My take on freedom.
July 2, 2012
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I’m going to briefly share my take on ‘free will’ as both a metaphysical and meta-ethical concept. I may update this post as my views develop, but this is still more or less my robust perspective.
I believe that the experience of agency is very important for human wellbeing. Feeling free is something we crave, inescapably. Because of that, freedom is an important concept and an important phenomenon in any moral system. We must think about it. But that doesn’t make it coherent as a metaphysical concept. The experience of agency is something that emerges out of the complexity of our minds. It doesn’t mean that we have the ability to choose our actions in the sense that in another identical world, we could have done differently. Our actions are determined, entirely, by their antecedent causal conditions. Some of this determinism we can feel as we struggle against structures that exert forces in society, like the economy, but we still can’t shake the feeling that we have choices. This is only and entirely why ‘choices’ and ‘freedom’ matter: because we will always feel as though they are Real, even when we realise their impossibility at the metaphysical level.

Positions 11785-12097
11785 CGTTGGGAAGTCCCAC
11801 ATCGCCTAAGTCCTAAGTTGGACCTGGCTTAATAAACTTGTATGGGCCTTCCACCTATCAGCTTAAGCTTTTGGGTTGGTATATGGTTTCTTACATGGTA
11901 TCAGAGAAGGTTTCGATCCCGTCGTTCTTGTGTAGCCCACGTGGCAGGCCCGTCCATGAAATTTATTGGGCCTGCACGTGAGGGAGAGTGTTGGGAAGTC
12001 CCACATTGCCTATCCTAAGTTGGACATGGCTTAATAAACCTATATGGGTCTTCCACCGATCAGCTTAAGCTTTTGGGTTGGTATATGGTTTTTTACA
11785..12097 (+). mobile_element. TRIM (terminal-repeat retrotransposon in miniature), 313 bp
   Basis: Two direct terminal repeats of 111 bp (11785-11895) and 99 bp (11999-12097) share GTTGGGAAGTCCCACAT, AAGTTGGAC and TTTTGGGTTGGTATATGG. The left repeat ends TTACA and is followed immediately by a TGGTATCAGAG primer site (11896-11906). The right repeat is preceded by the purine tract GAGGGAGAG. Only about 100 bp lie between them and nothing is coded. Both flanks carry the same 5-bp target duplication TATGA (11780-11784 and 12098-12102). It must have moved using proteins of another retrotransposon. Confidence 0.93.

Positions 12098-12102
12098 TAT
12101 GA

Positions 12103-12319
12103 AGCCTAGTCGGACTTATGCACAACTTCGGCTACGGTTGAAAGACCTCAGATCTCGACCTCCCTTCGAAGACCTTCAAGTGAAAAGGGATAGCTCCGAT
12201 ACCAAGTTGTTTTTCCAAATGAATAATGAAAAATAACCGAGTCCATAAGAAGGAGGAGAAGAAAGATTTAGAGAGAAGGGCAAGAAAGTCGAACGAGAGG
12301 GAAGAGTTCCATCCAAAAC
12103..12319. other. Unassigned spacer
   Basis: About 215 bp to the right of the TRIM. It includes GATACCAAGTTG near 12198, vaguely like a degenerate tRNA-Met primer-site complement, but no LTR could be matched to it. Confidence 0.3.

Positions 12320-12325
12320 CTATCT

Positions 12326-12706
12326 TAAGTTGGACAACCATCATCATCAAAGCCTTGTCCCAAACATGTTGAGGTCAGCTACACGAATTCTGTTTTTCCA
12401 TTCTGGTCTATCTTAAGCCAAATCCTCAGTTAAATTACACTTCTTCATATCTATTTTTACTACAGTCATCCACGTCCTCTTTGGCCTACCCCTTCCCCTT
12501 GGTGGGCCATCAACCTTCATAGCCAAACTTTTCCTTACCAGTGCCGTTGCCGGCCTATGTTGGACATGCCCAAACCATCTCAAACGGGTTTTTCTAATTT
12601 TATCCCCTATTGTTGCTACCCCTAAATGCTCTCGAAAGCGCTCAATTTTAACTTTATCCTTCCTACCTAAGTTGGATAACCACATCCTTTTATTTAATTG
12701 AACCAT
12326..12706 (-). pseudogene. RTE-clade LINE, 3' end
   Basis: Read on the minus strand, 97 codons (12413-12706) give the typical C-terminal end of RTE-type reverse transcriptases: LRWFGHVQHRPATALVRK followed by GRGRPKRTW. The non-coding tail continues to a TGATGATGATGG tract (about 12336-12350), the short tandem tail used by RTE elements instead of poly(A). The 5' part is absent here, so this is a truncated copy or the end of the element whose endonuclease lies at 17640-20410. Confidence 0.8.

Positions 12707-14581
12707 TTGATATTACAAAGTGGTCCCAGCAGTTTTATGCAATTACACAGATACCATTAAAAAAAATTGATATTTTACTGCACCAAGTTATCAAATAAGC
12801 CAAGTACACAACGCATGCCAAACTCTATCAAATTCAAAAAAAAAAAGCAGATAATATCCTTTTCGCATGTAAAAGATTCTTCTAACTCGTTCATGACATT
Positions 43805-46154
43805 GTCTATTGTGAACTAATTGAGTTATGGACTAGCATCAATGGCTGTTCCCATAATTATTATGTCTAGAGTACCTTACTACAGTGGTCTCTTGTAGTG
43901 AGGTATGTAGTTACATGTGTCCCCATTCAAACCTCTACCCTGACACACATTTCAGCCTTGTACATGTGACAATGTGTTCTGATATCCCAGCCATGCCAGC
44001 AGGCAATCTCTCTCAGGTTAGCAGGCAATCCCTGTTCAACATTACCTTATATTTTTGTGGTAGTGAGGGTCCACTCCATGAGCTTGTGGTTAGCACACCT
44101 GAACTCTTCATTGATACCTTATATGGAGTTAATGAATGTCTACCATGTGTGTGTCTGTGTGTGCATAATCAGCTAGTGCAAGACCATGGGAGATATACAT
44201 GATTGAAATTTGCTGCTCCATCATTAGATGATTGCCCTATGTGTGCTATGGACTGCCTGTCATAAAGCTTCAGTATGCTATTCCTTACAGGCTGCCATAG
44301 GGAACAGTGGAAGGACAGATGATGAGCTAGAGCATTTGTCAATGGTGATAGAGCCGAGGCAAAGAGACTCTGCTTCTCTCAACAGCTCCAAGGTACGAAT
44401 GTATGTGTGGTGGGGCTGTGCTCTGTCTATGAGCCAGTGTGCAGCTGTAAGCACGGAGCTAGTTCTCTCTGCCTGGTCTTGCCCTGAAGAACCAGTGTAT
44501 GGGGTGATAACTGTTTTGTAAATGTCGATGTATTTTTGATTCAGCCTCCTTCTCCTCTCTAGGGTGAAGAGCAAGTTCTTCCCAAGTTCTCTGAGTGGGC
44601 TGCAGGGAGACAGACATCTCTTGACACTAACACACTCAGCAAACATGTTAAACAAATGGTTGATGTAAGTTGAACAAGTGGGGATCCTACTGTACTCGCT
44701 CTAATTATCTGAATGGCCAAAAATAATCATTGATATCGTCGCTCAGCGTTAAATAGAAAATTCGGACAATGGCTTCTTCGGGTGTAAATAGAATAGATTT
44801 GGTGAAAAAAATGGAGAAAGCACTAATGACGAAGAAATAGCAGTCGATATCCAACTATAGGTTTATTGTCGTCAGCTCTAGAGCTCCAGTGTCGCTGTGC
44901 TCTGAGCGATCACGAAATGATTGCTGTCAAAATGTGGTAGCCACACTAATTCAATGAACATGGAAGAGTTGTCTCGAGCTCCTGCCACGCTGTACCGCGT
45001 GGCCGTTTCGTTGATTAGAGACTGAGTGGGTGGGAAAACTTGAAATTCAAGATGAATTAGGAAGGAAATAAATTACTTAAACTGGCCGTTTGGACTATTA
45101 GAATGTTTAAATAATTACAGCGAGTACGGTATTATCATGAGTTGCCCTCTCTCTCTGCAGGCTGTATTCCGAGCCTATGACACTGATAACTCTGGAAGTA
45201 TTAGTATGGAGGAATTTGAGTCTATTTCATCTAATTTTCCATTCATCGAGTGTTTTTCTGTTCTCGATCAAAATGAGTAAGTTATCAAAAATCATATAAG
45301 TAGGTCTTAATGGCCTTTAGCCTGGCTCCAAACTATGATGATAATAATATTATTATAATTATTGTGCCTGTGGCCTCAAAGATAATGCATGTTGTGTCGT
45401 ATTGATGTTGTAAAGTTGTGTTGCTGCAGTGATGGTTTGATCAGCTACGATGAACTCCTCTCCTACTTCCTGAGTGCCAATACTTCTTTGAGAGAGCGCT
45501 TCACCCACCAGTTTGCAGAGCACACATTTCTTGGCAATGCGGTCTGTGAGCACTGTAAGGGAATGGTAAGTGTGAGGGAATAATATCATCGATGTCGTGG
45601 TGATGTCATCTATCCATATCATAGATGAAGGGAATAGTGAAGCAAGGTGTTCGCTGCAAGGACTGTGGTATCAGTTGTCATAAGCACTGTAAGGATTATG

As a result, I see no reason to assign moral responsibility in any way other than that which is most instrumentally useful while simultaneously being something we can accept without feeling violated, and if we have a case where an assignation appears useful but also bothers us, we should see nothing particularly special about our attitudes such that we shouldn’t try to change them instead of assigning responsibility differently.